Insurers Nix Mold Coverage
What’s the best way to get rid of mold? The insurance industry has an answer: Exclude it
Los Angeles, CA – State Farm Mutual Automobile Insurance, the largest home insurer, has eliminated coverage for mold in 33 states, including South Carolina. Even if the mold is the result of storm damage covered by a State Farm policy, the company won’t pay to eliminate it.
In its most widely used policy, No. 2 home insurer Allstate has added language to clarify it doesn’t cover “mold, fungus, wet rot, dry rot or bacteria” unless the problems arise from events already covered by the policy. In those cases, cleanup costs are now limited to $5,000 – an amount likely to fall short of most claims. Both companies began limiting coverage last year but in recent months have sharply curtailed the number of states where they provide mold coverage.
Other insurers are seeking approval from regulators to impose similar restrictions. Hartford Financial Services Group and American International Group want to drop mold coverage in dozens of states. Already, the California insurance department has approved 247 mold-exclusion filings that will allow insurers to drop or limit mold coverage on new policies. It has 115 more filings pending.
The problem has gotten so dire the federal government may step in. Rep. John Conyers, D- Mich., has drafted a bill that would create a federal insurance fund for homeowners whose insurance policies don’t cover mold claims. And last month, a House subcommittee held a hearing on mold, focusing on scientific research of the problem and the economic impact of mold claims and litigation.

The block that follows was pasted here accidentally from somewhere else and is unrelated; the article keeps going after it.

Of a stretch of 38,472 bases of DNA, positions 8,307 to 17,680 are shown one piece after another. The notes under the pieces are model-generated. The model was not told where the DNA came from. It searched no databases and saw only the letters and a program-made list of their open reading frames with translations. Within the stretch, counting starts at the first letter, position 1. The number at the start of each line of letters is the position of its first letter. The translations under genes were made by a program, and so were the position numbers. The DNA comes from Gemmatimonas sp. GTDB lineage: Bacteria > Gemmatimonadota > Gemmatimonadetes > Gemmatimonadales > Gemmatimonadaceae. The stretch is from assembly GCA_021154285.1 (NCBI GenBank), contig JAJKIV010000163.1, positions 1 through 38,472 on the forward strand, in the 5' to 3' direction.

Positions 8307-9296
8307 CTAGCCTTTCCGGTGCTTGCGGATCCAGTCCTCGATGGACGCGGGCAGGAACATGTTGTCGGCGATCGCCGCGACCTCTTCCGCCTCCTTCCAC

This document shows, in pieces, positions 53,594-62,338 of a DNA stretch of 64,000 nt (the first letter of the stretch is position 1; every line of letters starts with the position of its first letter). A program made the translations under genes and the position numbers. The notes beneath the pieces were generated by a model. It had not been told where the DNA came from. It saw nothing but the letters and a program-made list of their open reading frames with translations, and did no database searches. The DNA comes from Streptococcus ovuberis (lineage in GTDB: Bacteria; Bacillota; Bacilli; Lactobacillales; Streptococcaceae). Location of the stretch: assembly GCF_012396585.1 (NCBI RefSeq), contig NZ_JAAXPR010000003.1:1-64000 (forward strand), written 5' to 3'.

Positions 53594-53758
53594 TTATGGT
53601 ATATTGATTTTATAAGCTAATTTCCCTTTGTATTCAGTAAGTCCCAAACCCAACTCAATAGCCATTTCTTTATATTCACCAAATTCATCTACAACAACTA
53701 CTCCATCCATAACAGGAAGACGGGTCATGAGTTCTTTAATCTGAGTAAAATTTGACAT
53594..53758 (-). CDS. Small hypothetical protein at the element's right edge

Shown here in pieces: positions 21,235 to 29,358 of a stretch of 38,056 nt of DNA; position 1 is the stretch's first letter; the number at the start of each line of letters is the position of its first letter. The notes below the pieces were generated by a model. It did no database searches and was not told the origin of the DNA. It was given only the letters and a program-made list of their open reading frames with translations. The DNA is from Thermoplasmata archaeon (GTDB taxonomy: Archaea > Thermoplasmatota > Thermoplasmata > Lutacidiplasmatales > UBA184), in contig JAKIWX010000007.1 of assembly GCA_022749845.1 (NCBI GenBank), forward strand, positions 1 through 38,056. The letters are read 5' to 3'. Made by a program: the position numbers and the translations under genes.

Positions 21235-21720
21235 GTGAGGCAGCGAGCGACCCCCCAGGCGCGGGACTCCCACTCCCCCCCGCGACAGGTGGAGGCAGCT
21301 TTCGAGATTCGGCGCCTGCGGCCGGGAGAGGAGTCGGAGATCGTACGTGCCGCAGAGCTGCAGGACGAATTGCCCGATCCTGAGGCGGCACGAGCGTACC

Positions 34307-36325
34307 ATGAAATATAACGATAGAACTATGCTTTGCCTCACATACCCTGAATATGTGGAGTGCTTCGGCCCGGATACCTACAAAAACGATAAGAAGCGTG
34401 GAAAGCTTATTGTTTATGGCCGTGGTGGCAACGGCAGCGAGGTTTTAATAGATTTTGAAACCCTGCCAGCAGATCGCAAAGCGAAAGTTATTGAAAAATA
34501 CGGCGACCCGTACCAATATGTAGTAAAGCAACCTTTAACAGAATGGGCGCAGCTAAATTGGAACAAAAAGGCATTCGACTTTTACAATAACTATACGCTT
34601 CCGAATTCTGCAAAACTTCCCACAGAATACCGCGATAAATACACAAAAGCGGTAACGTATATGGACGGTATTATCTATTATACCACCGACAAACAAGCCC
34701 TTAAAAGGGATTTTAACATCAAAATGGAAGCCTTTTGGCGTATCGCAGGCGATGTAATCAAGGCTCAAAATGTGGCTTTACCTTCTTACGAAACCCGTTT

For homeowners, the mold exclusions are the latest in a series of changes making it progressively harder for people to use their insurance when they need it most. Insurers have been dropping homeowners they view as undesirable risks while also raising premiums and deductibles. In some instances, consumers who file a single water-damage claim risk having their policy not renewed. Some companies have instituted policies under which holders who file two or more claims within a few years lose coverage. Hit by dwindling investment returns and big claims from a series of major storms, the industry says the moves are necessary to stem losses.
Two years ago, mold was barely on insurance-company radar screens. Then health concerns about some types of mold surfaced, ranging from severe allergic reactions to potential neurological damage. Homeowners filed an avalanche of claims. Last year, the industry paid $1.3 billion to remove mold and repair its damage.
Insurance companies contend the spike in mold claims is fueled by trial lawyers and the media. “There isn’t more mold today than there was 20 years ago or 30 years ago,” says Bob Hartwig of the Insurance Information Institute, a trade group.
But some scientists and companies who specialize in getting rid of mold say construction techniques have increased the amount of mold in homes. “Today’s construction techniques make a house like a Tupperware container,” says Michael Thompson of Engineering & Fire Investigations, which specializes in mold claim investigations.
Central heating in winter helps keep mold alive. Air conditioners that provide additional humidity give mold an extra food source. And the paste used in drywall, Thompson says, is one of the best forms of food for mold.
What can consumers do? “More than ever, you need to shop around – call two or three agents to see if you can find broader coverage and lower prices,” Lambe says. Independent agents, who have access to more than one insurance company, can be helpful in finding companies that still cover mold claims.
A few, smaller carriers make the coverage available, including Automobile Club of California.
Other companies vary in how high a cap they put on mold claims.
While Allstate has a $5,000 cap on claims, Safeco Corp.’s is $10,000. And higher caps are available, at a price, from many companies.